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Jun 15, 2021

FedEx is Reshaping Last Mile with Autonomous Vehicles

FedEx
Logistics
LastMile
AutonomousVehicles
3 min
FedEx is expanding a trial of autonomous vehicles in its last-mile logistics process with partner Nuro, including multi-stop and appointment deliveries

FedEx is embarking on an expanded test of autonomous, driver-less delivery vehicles to develop its last-mile logistics. 

The US logistics firm piloted autonomous vehicles from Nuro in April this year, and the pair will now explore that further in a multi-year partnership. Cosimo Leipold, Nuro’s head of partnerships, said the collaboration "will enable innovative, industry-first product offerings that will better everyday life and help make communities safer and greener". 

FedEx will explore a variety of on-road use cases for the autonomous fleet, including multi-stop and appointment-based deliveries, beyond the boundaries mass movement of goods from A-B. The logistics company says the exponential growth in ecommerce is spurring its experimentation in new autonomy solutions, both in-warehouse and on-road.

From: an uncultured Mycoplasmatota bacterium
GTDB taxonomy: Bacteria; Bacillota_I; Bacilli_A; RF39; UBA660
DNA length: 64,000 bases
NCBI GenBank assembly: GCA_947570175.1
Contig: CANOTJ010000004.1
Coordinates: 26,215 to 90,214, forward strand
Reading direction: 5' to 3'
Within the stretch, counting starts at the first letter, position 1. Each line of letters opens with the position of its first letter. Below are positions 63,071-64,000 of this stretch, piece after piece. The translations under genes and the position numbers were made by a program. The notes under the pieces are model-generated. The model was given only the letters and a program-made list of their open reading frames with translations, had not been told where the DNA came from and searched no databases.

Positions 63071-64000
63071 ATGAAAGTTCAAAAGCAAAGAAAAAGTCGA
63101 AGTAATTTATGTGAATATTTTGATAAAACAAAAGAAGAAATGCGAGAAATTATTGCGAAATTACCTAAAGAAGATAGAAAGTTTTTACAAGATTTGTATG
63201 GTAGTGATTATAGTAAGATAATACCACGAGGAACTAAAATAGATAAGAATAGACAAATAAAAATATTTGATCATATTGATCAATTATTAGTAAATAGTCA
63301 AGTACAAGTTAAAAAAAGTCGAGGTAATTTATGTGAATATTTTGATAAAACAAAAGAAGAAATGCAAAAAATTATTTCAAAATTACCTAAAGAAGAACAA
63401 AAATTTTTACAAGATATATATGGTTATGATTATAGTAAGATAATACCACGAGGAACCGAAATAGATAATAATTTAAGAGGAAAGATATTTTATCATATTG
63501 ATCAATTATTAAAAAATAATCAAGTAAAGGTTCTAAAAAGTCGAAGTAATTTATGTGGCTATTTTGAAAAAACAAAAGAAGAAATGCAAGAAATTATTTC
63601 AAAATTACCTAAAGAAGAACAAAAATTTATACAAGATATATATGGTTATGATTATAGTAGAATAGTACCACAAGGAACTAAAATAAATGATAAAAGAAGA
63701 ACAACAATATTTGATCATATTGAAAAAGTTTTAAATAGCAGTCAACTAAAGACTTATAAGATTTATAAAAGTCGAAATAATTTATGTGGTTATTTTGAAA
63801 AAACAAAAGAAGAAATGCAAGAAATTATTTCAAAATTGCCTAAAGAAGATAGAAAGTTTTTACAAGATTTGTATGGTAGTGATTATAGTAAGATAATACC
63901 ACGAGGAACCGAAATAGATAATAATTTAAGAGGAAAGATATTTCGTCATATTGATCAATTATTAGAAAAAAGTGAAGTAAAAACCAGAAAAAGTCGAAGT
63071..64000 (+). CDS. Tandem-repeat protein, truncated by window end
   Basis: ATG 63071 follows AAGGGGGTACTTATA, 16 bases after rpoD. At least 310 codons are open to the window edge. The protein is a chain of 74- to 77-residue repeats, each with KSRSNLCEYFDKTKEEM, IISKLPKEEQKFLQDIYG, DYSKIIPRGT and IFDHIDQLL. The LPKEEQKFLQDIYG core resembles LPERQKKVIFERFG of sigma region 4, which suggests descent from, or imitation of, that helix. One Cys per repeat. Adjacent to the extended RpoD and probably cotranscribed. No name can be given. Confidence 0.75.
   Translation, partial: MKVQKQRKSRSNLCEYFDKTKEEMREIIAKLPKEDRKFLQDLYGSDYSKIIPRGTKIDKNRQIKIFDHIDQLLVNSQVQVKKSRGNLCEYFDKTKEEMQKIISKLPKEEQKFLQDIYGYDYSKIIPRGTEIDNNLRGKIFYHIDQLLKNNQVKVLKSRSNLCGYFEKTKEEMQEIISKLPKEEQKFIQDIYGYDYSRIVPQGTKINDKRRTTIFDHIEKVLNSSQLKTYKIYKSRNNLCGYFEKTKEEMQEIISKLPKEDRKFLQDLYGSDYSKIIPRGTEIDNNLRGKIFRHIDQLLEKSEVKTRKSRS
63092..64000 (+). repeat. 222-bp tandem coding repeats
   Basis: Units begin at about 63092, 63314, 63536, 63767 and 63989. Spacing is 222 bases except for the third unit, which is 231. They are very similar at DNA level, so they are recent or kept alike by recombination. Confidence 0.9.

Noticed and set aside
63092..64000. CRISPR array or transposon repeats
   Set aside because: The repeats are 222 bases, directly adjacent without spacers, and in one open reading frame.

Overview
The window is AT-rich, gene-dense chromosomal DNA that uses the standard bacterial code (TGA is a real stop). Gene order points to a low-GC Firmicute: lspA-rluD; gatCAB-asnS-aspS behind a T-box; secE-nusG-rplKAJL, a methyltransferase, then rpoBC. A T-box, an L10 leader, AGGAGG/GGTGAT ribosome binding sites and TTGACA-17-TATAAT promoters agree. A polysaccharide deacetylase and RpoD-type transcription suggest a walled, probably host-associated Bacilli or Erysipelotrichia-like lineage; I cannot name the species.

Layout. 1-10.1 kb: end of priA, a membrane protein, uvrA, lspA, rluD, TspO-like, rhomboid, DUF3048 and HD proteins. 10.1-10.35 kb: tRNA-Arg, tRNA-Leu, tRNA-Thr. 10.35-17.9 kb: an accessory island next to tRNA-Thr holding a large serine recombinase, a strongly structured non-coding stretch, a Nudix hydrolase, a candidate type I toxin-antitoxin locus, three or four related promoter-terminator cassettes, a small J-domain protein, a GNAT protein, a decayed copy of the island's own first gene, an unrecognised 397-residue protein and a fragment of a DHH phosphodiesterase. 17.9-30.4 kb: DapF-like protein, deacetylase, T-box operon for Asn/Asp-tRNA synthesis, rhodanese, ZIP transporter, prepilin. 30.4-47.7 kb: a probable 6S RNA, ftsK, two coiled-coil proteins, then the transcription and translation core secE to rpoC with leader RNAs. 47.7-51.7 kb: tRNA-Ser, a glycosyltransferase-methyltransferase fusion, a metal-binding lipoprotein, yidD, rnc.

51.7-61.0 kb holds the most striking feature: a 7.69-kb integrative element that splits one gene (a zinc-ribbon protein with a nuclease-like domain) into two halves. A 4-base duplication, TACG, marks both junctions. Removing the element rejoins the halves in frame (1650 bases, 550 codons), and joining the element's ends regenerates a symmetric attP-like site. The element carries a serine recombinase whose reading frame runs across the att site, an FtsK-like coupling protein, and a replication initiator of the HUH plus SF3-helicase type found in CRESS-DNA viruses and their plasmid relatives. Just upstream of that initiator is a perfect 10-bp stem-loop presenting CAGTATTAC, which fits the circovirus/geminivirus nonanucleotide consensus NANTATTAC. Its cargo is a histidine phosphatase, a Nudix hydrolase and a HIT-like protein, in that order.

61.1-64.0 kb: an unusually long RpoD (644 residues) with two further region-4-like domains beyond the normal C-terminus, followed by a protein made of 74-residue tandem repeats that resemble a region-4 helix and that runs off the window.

“FedEx was built on innovation, and it continues to be an integral part of our culture and business strategy,” said Rebecca Yeung, vice president, advanced technology and innovation, FedEx Corporation. “We are excited to collaborate with an industry leader like Nuro as we continue to explore the use of autonomous technologies within our operations.”

 

The changing role of couriers 

Unlike structured delivery networks, operating under long-term partnerships and contracts, agility is where couriers deliver true value - and their ability to deftly solve last-mile fulfilment has most acutely been felt during the pandemic. For the billions of people around the world forced to stay at home to protect themselves and their communities from the spreading COVID-19 virus, couriers have been a constant. They may have been the only knock at the door some people experienced for weeks or months at a time.